Brain's cannabinoid system fights seizures
A German-led study shows the brain area that responds to the active chemical in marijuana also provides central "on-demand" protection against seizures.
Beat Lutz and Giovanni Marsicano of the Max Planck Institute of Psychiatry in Munich and Johannes Gutenberg University in Mainz say their discoveries suggest the "endocannabinoid" system might constitute a prime target for drugs against seizures of epilepsy and other neurodegenerative diseases.
The endocannabinoid system, which includes the receptors, the natural cannabinoid compounds that trigger them, as well as the machinery for regulating the process, was known to modulate the excitation of neuronal transmission, noted the researchers. However, it had not been established that such modulation might affect neurons in the hippocampus responsible for the "excitotoxicity" that underlies the uncontrolled activity of seizures.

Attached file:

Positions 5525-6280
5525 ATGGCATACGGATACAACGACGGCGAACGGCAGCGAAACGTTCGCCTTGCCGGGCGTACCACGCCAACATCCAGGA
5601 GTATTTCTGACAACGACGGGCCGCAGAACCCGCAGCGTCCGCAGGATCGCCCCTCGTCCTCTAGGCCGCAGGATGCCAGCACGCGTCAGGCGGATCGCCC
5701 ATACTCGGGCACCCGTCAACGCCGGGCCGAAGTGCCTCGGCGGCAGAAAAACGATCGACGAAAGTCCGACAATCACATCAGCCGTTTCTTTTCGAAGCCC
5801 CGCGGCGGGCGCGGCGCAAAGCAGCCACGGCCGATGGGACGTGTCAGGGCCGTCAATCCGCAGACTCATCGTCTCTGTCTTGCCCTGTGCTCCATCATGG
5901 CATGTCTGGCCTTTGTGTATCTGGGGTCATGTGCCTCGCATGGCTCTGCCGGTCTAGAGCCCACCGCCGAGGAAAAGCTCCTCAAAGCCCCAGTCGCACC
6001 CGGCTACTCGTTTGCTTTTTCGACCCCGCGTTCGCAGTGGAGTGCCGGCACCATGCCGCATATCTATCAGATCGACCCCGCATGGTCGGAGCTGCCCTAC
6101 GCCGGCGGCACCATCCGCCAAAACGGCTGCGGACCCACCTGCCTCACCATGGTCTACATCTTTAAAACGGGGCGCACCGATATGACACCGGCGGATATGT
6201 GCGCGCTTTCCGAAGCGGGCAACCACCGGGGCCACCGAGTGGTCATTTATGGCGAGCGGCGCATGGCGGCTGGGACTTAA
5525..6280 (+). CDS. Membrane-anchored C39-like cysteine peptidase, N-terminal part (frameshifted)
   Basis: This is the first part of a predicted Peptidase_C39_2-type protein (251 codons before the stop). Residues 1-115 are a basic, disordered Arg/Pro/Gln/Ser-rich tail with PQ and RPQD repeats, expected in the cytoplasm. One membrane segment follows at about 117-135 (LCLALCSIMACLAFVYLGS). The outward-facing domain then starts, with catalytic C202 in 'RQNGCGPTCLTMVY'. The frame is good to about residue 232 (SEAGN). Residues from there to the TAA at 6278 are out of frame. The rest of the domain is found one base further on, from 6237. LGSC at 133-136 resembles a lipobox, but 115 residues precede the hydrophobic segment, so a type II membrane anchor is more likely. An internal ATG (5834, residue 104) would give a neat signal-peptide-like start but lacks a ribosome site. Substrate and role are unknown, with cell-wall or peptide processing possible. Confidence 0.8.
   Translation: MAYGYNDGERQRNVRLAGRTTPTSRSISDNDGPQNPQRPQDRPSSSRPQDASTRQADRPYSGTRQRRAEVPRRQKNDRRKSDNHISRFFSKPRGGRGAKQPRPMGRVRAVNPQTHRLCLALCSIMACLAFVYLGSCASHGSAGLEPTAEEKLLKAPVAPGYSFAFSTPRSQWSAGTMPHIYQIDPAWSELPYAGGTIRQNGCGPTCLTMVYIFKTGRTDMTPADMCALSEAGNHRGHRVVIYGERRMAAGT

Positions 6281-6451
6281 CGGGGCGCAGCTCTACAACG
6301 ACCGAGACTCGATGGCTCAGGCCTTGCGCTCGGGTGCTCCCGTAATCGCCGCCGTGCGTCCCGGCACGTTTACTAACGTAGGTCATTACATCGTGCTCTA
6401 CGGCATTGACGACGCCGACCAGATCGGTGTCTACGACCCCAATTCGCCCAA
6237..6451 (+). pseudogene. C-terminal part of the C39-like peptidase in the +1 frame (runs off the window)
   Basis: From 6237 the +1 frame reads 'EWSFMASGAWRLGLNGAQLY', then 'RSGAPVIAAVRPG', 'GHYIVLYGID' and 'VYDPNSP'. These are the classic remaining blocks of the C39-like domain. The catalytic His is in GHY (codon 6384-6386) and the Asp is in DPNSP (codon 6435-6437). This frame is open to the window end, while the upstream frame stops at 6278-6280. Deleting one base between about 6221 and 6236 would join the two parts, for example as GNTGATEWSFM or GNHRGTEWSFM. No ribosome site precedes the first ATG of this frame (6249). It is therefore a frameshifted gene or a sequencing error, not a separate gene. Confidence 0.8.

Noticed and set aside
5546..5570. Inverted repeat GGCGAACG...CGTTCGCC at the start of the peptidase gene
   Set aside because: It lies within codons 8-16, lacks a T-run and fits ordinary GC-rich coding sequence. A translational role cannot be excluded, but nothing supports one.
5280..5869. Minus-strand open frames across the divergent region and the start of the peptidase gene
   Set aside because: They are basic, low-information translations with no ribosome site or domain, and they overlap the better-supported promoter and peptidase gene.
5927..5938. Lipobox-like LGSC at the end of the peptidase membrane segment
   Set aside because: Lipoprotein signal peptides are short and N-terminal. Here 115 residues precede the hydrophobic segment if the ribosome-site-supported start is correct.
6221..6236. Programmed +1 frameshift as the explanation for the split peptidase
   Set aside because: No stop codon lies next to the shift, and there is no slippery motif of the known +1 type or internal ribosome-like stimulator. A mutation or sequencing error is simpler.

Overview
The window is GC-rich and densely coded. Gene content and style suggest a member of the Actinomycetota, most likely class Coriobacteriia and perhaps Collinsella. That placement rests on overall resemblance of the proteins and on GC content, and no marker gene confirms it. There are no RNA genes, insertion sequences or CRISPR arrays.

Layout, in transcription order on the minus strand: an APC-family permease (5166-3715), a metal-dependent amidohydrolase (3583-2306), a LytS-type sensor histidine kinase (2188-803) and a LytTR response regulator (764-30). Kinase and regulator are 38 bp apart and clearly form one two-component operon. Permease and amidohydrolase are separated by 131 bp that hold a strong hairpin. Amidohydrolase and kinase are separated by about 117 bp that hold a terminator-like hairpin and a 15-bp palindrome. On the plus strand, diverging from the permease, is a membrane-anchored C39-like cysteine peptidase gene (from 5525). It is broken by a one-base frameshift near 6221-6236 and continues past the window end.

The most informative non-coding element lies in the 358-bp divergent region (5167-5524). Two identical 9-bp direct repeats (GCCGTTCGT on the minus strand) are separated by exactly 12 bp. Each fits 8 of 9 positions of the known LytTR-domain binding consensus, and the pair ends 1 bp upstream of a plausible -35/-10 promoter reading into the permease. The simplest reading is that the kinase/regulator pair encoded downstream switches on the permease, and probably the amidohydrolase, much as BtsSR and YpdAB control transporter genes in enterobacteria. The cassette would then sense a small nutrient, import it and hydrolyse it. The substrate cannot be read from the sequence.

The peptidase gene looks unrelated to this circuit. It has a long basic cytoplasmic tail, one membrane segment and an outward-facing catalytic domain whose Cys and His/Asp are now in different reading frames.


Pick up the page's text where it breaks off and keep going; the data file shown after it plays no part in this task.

The researchers say their experiments prove endocannabinoid receptors are also present in the same glutamatergic neurons in areas of the hippocampus known to be central to seizure generation. The scientists say that finding "represents a novel step in understanding the progression of acute excitotoxic seizures and the development of epileptic states."
The study appears in the current issue of the journal Neuron.
Copyright 2006 by United Press International